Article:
23 Jun 2006 - 23 Mar 2022
William A. Galston & Elaine C. Kamarck: New thinking and favorable demography have largely addressed the Democrats’ old problems. Now it’s the Republicans who can’t face reality.
Andrew S. Weiss: The “reset” with Russia worked, until Putin sabotaged it. Now the relationship is in tatters. Here’s how to save it—if we even want to bother.
Richard V. Reeves, Isabel Sawhill, & Kimberly Howard: The first two years of life are crucial. We need to help lower-income parents do better—and demand that they do.
Henry Farrell: The good, bad, and ugly among our new breed of cyber-critics, and the economic imperatives that drive them.
Joan Walsh: Four years after Obama took office, George Packer sees little hope for the liberal project. Why is he—along with many, many others—so depressed?
J.J. Goldberg: There is and will always be anti-Semitism. But has it really remained unchanged from medieval times to fin-de-siècle Europe to today?
Seyla Benhabib: Albert O. Hirschman lived a dramatic twentieth-century life and sought to use it to create a more humane social science.
Meg Jacobs: Finally—about 40 years too late—the tide may be turning against austerity.
Diana Wueger: The gun industry and lobby have a stranglehold on our politics, but a rhetorical shift by gun-control advocates could help break it.
The Editors: Michael Tomasky introduces Issue #30
Bruce Raynor & Andy Stern: Waiting for the workers to rise up isn’t a new idea—it’s the same idea that got labor into its mess in the first place. A response to Rich Yeselson.
Democracy Readers: Letters from our readers
Ethan Porter: Party platforms don’t matter—but they can, and they should. A platform-writing process that included party faithful could energize our politics.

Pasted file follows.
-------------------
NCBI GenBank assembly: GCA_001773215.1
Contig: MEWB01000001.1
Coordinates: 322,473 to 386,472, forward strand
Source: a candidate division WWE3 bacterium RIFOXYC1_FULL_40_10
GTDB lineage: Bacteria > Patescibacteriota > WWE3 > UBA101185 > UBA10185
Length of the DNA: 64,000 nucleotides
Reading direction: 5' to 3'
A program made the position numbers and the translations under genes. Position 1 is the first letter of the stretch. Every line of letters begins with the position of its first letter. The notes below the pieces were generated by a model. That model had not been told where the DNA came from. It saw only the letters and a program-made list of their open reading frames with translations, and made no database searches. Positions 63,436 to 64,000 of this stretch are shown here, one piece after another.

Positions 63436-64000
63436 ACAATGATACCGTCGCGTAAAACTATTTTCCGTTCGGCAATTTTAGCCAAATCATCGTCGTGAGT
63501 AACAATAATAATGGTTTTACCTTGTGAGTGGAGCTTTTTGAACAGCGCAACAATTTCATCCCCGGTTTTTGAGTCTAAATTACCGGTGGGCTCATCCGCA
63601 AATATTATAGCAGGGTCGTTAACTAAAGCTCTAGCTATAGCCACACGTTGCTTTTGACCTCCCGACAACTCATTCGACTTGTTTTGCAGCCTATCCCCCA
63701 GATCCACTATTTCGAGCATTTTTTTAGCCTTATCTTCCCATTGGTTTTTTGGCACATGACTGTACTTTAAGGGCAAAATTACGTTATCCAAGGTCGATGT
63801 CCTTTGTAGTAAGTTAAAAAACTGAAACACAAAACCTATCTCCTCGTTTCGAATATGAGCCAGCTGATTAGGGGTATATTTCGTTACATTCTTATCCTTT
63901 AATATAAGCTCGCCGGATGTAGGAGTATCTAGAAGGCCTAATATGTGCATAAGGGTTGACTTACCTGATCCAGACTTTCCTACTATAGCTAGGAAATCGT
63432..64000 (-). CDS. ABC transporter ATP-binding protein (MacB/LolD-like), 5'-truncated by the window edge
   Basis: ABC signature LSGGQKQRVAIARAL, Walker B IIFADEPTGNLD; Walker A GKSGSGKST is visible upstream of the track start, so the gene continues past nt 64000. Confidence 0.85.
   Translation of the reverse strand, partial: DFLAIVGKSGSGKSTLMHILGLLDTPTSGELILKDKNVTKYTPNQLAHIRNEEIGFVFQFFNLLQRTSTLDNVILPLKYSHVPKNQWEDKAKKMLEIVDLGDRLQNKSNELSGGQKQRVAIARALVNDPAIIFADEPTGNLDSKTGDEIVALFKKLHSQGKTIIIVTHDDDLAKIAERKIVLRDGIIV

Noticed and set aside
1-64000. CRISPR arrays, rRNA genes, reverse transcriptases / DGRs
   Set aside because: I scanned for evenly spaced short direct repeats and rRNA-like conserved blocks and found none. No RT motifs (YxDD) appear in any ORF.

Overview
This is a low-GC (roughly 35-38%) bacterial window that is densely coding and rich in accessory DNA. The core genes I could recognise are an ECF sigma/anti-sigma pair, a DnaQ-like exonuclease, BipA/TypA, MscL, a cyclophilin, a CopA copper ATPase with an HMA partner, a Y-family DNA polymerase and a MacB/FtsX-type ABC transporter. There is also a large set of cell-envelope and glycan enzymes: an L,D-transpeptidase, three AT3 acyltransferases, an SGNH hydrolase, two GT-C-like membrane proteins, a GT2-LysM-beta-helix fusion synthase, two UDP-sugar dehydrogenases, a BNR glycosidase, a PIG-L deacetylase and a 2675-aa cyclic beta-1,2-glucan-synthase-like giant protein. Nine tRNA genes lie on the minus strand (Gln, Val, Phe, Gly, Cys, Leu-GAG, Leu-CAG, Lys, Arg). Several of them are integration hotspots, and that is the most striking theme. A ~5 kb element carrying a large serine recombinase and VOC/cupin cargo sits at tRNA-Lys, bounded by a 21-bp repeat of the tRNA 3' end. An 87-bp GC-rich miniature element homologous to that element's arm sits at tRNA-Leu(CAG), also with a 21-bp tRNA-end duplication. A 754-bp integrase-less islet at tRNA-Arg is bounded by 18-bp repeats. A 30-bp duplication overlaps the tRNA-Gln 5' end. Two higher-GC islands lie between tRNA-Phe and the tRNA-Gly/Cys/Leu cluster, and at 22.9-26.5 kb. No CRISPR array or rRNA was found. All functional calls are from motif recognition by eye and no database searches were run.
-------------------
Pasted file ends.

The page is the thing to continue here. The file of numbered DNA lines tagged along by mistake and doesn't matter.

Jack Meserve: Introducing our latest feature: Democracy: A Podcast of Ideas. In the inaugural episode, Jason Bordoff, one of the nation’s leading experts on energy, joins host Jefferson Smith to discuss his essay, “There Will Be Oil,” from our Summer 2013 issue. Bordoff argues that the United States is energy rich, but is still guided by policies that assume the opposite.
Colleen M. Grogan: Many voters do not yet understand what is included in the Affordable Care Act signed into law by President Barack Obama in March 2010. They might be surprised to learn that the expansion of Medicaid is a major part of Obamacare.
Nicholas Carnes and Noam Lupu: Compared to the constituents they represent, presidents, Supreme Court justices, members of Congress, governors, and state legislators—even city council members—all tend to be significantly wealthier, more educated, and disproportionately from white-collar occupations. Class disconnects between leaders and citizens trouble many Americans, and research shows that they seriously tilt economic policy toward the wealthy
MSNBC: On Wednesday, September 25, Democracy editor Michael Tomasky appeared on MSNBC’s “NOW with Alex Wagner” to discuss the politics of the Affordable Care Act and Republican opposition to its implementation.
Democracy: A Journal of Ideas: In a July 24 speech at Knox College in Galesburg, Illinois, President Obama made the case for “middle-out economics” — the very subject of our Summer 2013 symposium, “The Middle-Out Moment.”
Democracy: A Journal of Ideas: Sen. Elizabeth Warren delivered a keynote address at a Democracy and CFED Policy Forum celebrating the two-year anniversary of the Consumer Financial Protection Bureau (CFPB), an idea that she first introduced in the Summer 2007 issue of Democracy.